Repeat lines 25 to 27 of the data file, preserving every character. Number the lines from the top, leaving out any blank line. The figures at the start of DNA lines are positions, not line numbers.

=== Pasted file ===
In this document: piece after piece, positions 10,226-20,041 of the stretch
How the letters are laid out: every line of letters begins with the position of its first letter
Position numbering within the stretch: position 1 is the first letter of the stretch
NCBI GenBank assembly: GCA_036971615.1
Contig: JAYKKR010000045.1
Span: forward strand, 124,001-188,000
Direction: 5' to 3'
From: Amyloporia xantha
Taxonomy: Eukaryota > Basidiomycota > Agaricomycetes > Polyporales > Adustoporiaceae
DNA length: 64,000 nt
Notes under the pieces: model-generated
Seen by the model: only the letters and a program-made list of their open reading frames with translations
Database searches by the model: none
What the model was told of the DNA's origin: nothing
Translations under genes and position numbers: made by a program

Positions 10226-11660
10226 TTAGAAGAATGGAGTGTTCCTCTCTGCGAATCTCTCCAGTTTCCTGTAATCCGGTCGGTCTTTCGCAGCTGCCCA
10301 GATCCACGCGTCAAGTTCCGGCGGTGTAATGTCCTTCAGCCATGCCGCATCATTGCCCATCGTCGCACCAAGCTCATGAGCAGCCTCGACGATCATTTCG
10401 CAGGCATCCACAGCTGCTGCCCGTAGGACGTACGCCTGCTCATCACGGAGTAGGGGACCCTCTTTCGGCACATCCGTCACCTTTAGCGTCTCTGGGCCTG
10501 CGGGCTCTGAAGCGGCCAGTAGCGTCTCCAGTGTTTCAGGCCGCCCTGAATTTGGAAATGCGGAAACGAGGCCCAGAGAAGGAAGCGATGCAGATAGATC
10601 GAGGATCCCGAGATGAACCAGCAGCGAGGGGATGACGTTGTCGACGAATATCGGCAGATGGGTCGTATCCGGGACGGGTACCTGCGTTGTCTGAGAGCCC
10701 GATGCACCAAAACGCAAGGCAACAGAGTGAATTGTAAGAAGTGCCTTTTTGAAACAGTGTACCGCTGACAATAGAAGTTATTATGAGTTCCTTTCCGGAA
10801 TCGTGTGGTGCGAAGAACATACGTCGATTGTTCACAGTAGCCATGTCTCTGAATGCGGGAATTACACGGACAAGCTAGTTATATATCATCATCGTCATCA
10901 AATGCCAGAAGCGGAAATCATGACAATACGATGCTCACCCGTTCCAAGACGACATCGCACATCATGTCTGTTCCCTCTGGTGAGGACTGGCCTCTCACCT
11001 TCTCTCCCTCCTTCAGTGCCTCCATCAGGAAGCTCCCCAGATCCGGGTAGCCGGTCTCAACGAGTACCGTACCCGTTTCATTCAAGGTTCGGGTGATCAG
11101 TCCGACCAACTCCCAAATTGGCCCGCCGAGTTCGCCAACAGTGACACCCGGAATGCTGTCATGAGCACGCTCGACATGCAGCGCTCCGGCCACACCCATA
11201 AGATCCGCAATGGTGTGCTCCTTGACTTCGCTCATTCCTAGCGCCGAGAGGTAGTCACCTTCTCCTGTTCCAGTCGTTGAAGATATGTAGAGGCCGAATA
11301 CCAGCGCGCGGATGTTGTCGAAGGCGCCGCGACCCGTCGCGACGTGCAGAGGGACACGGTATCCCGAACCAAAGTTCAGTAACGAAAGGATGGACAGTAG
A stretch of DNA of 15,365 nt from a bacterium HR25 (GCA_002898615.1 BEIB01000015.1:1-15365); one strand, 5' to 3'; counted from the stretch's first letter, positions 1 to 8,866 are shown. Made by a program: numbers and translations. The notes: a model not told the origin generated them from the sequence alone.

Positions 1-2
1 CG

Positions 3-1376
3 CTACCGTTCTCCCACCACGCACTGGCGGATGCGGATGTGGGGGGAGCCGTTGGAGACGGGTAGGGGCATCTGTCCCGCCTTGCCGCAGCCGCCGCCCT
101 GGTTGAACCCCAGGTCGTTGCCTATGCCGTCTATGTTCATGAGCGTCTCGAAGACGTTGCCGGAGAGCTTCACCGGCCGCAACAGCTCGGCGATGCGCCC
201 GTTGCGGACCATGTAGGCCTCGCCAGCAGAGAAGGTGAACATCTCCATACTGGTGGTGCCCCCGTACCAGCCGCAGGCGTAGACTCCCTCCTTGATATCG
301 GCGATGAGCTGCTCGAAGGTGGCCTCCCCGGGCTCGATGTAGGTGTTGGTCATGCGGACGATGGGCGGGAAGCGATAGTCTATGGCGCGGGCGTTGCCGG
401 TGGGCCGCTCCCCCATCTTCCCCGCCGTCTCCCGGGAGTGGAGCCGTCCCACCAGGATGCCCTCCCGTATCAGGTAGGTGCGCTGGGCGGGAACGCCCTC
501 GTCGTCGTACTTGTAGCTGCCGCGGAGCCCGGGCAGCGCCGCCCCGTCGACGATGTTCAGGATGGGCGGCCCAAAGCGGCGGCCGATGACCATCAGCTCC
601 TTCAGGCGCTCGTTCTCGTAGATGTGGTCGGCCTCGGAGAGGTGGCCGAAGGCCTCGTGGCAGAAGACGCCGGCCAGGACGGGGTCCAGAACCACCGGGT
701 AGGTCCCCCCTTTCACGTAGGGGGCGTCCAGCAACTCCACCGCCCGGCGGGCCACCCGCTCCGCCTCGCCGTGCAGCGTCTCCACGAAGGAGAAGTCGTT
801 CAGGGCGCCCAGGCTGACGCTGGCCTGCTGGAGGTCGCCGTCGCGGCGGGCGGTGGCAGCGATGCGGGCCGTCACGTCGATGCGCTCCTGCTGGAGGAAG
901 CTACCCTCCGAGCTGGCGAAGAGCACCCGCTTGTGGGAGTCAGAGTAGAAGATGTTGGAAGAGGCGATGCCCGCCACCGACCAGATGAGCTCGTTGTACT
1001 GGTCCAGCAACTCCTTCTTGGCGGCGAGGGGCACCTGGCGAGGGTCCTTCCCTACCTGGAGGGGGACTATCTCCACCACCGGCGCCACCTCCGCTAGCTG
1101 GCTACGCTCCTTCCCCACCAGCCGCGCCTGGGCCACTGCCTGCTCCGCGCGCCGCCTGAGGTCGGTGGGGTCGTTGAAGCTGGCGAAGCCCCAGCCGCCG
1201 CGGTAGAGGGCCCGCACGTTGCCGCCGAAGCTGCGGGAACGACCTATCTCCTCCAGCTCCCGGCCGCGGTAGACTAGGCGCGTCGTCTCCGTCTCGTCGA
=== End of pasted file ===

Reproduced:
11001 TCTCTCCCTCCTTCAGTGCCTCCATCAGGAAGCTCCCCAGATCCGGGTAGCCGGTCTCAACGAGTACCGTACCCGTTTCATTCAAGGTTCGGGTGATCAG
11101 TCCGACCAACTCCCAAATTGGCCCGCCGAGTTCGCCAACAGTGACACCCGGAATGCTGTCATGAGCACGCTCGACATGCAGCGCTCCGGCCACACCCATA
11201 AGATCCGCAATGGTGTGCTCCTTGACTTCGCTCATTCCTAGCGCCGAGAGGTAGTCACCTTCTCCTGTTCCAGTCGTTGAAGATATGTAGAGGCCGAATA